PLAYWRIGHT WADE BRADFORD TALKS ABOUT HIS PLAY DIRECTOR’S NIGHTMARE
Q: WHAT INSPIRED YOU TO WRITE THIS PLAY?
A: My very first college class was with a drama teacher named Arden Flom. (Brilliant name for a thespian, don't you think?) He taught a class on directing. There were only about six of us students, so it was a very personal course, one filled with lots of conversations and stories. One particular anecdote that I will never forget involved a frustrated director and his beloved pocket watch. If you read "Director's Nightmare," you'll see that I have incorporated this little urban legend -- one that is probably fictional, but one that I hope is true.
Q: WHAT'S YOUR FAVORITE PART OR LINE IN THE PLAY? WHY?
A: My favorite part is when all of the characters in rehearsal are playing roles that don't belong to them. All too often, when I've directed children's theater or community theater, there are many people who are absent. Once I was having several cast members filling in for others, and then I suddenly realized I was watching a rehearsal being performed by the assistant director, a lighting designer, and a stage mom. No actors were left for the scene! Those kind of funny frustrations are what I tried to imbue within my one-act.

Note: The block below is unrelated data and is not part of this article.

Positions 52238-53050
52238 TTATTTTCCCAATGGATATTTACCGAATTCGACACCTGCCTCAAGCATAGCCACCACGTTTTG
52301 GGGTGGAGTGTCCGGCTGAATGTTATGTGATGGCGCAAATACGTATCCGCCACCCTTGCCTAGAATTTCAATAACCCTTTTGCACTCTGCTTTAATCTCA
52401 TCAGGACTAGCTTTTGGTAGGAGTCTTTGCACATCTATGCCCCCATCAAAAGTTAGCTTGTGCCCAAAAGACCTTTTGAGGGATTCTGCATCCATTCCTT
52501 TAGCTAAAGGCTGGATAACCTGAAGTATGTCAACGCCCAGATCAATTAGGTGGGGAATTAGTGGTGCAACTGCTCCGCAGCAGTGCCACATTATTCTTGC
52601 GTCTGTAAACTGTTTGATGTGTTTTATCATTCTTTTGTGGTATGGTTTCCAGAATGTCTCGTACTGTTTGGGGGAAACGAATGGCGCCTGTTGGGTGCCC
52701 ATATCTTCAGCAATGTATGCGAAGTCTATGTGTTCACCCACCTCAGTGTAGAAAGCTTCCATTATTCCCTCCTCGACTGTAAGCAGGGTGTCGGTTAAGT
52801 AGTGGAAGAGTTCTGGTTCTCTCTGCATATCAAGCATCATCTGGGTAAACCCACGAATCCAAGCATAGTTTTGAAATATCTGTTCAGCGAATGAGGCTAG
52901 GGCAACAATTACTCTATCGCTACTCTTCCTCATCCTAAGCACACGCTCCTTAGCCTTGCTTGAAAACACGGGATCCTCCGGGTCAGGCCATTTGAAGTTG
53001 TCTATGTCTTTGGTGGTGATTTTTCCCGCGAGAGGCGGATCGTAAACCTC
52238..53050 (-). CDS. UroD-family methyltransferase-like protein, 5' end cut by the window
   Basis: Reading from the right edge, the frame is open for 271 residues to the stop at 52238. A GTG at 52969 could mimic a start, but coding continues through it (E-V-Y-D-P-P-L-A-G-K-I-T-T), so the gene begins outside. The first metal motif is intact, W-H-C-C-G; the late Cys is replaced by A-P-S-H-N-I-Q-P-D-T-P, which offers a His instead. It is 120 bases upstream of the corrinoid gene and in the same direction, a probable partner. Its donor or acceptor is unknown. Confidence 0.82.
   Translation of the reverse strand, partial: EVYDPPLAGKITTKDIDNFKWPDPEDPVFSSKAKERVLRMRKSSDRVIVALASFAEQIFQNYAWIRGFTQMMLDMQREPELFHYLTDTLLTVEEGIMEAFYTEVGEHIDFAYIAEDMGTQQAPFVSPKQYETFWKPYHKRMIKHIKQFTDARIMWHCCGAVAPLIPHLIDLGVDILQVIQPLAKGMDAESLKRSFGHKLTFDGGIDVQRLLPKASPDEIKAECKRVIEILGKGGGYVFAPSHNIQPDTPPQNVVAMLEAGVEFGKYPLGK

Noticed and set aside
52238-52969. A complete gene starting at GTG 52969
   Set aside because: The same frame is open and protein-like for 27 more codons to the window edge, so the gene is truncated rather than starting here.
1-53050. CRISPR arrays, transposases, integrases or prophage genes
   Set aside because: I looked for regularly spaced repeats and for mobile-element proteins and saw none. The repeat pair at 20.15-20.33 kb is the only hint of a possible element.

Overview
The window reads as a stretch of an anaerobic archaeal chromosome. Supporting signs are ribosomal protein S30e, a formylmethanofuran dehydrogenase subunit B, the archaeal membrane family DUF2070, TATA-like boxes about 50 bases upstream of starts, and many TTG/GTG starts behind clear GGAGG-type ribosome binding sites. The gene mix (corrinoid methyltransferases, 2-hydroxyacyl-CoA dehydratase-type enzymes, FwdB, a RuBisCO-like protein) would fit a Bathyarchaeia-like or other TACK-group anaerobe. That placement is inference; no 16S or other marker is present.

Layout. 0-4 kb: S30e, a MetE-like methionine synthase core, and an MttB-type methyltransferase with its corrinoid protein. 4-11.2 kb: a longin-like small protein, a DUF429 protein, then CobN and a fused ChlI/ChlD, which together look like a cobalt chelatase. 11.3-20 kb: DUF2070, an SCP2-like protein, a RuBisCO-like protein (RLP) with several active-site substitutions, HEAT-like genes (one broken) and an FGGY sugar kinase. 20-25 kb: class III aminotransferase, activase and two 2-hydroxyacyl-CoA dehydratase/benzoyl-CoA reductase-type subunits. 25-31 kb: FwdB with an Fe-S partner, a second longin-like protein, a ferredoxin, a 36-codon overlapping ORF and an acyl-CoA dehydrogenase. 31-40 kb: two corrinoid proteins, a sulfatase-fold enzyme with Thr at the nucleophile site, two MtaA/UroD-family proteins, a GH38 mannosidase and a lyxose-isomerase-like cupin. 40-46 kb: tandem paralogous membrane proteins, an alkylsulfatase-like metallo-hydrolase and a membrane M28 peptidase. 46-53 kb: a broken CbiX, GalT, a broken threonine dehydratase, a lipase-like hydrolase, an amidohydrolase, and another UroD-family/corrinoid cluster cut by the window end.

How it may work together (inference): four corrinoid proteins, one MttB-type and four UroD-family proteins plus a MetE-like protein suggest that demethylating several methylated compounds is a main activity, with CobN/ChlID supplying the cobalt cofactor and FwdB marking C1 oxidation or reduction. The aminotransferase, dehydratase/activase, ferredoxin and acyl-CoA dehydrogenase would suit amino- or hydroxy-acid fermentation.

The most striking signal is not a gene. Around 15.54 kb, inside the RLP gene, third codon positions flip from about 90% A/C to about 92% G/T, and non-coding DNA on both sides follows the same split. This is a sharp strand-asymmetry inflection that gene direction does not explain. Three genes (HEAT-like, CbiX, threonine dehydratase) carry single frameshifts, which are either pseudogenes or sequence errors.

Q: WHERE DID THE CHARACTERS COME FROM? ARE THEY BASED ON PEOPLE YOU KNOW?
A: Three of the characters are actually from a previous play of mine, “Promedy.” I wouldn't say "Director's Nightmare" is a sequel. However, I loved the characters Dante, Beatrix, and Chester so much, I wanted to hang out with them again.
Q: WHAT DID YOU TRY TO ACHIEVE WITH THIS PLAY?
A: Laughter... And I want to rekindle the memories and experiences of little theaters and drama clubs.
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